There's no doubt that COVID-19 has had an impact on businesses and individuals across Australia and has caused some of us to change our ways of seeing and doing things.

Even our ways of working are being reassessed, but I don't think it's as drastic as many would believe.

One of these adaptations has been an increase in regional migration from our capital cities to the regions as Australians jump aboard the flexible work bandwagon; scour for cheaper house prices and look to escape the 'cabin fever' that the pandemic's draconian restrictions have inevitably caused. Certainly, this current movement is real but I vehemently disagree with those who think it will endure for the long term.

The ABS has recently reported that regional migration has reached new record highs, in light of current restrictions to international movement. This is to be expected.


As much as regional migration is welcome, it will not ensure, an expert claims. Picture: Supplied
As much as regional migration is welcome, it will not ensure, an expert claims. Picture: Supplied


Yes, there is 'movement at the station' away to the regions from Sydney and Melbourne, in particular, but this move is nothing more than a sugar hit; a knee-jerk reaction to a country that has been starved of essential inbound international migration.

As much as regional migration is a welcome concept, it will not endure.

There is a distinct reason why 70 per cent of Australia's populations are based in six major cities - they are quite simply the best places to live.

From everyday amenities, to restaurants, employment opportunities, the best schools - these are things that make somewhere more liveable, and ultimately, more popular.

If property price was such a deterrent then we would have seen a far bigger shift than the results suggest.

We possess some of the most liveable cities in the world, thanks to Australia's unique natural beauty; good services; pristine harbours; and expansive coastlines - there's no chance that the majority of Aussies would be willing to give any of that up for a bit more space.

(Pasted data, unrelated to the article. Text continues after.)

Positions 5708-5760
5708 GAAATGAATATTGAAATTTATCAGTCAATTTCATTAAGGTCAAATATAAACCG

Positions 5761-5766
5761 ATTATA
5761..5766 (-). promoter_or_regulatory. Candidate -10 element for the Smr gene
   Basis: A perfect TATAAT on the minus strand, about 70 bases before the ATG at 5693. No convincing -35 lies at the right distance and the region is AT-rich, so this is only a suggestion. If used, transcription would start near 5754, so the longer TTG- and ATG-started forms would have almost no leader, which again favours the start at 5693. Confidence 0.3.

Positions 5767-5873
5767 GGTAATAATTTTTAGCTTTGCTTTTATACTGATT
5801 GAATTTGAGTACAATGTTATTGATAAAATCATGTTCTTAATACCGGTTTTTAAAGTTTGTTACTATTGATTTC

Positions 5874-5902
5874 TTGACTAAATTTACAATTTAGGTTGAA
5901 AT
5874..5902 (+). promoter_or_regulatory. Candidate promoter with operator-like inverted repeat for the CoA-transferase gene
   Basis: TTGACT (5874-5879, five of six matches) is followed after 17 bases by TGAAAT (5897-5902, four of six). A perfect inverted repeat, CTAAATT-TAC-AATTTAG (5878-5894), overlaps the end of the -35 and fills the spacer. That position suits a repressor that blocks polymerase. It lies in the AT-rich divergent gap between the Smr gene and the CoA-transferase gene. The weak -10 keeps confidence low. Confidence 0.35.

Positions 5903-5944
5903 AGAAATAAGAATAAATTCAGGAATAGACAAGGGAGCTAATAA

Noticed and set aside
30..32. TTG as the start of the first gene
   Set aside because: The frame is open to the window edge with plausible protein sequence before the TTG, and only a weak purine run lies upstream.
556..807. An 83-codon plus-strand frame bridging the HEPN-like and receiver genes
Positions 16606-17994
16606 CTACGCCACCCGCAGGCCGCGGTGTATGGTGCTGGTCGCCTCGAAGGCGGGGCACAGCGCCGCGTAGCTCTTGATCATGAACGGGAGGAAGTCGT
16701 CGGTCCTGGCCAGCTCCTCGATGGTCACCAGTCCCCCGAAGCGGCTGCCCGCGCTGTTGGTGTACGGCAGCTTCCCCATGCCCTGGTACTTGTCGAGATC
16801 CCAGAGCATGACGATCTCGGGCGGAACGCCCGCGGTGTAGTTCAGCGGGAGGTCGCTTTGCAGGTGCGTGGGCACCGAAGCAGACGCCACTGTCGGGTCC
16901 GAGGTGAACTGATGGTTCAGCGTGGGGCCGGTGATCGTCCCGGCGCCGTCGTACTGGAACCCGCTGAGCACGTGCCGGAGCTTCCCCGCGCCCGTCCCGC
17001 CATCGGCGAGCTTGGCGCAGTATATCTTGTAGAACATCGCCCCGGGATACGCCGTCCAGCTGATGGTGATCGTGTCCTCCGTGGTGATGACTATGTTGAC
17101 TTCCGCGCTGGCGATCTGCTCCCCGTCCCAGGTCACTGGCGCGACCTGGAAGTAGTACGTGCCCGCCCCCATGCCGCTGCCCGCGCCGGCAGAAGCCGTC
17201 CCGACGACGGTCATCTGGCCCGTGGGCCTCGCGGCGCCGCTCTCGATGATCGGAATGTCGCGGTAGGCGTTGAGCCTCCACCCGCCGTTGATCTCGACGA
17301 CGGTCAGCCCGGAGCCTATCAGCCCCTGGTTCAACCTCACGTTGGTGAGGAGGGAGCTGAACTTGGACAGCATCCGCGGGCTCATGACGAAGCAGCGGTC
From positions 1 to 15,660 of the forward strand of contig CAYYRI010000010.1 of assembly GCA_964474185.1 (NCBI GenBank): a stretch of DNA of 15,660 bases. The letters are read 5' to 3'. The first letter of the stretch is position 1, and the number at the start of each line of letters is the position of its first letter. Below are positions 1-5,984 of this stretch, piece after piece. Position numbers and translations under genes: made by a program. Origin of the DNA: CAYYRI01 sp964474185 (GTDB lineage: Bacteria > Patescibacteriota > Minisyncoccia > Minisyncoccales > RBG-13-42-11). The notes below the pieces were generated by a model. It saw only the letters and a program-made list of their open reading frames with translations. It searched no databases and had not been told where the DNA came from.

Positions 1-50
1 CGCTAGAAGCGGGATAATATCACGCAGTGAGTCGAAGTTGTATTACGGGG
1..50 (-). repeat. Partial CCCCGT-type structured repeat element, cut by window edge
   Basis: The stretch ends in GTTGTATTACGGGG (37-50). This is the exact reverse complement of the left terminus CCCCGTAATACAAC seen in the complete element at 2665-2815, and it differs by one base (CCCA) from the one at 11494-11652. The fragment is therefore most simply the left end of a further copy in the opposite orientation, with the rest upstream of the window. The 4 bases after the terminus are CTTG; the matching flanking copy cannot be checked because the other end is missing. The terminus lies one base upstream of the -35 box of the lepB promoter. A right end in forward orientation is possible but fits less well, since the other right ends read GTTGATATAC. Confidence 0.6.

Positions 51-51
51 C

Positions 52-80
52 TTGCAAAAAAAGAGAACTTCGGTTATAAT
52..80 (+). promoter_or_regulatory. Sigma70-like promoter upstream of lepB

There's an argument that the regional migration trend is a positive for the bigger cities to slow population growth. This seems ridiculously hyperbolic. The population density of Sydney and Melbourne are about ¼ or ⅕ of either London or Paris, so not dense at all by worlds standards.

We need our major cities to both continue to grow further in terms of population from an economic perspective. These are the pistons that power the economic engine of the nation - if they stop, the nation stops.


Australian cities will remain king for the foreseeable future.
Australian cities will remain king for the foreseeable future.


Sydney and Melbourne could be closer to 8 or 9 million inhabitants each, in fact if they were, then new economic solutions could become available.

It will be the growth of the two big cities that will give permanency to regional growth and allow the regions to thrive as genuine hubs of business and activity. This could then entice many more people to make that move - I see the value of investing more heavily within these regions, only at that point.

A catalyst for this could be the development of a high-speed train, say between Sydney and Melbourne.

This would allow for the development of at least three regional hubs and attract new populations, booming the regions to a productive million people, which is a great small city, but this requires growth in the big cities first.

Our cities will remain king for the foreseeable future as they continue to offer unparalleled convenience and lifestyle.

Australians living in these cities are the envy of many overseas.

Forced regional migration is something that has failed many times in the past and will fail again in the future post-pandemic.

As nice as it is to see the regional centres benefiting from this temporary influx, I refuse to be swept away by the fake panacea of the current data.

It's not the regions that are the key to the future of Australia's economic success - it's the cities. So let's make them work and celebrate our success with more people in our great metropolitan centres. The sooner we get the borders back open, the better.


Dr Shane Geha, Managing Director at EG Advisory, Adjunct Professor at UNSW

Originally published as Regional migration trend a 'sugar hit'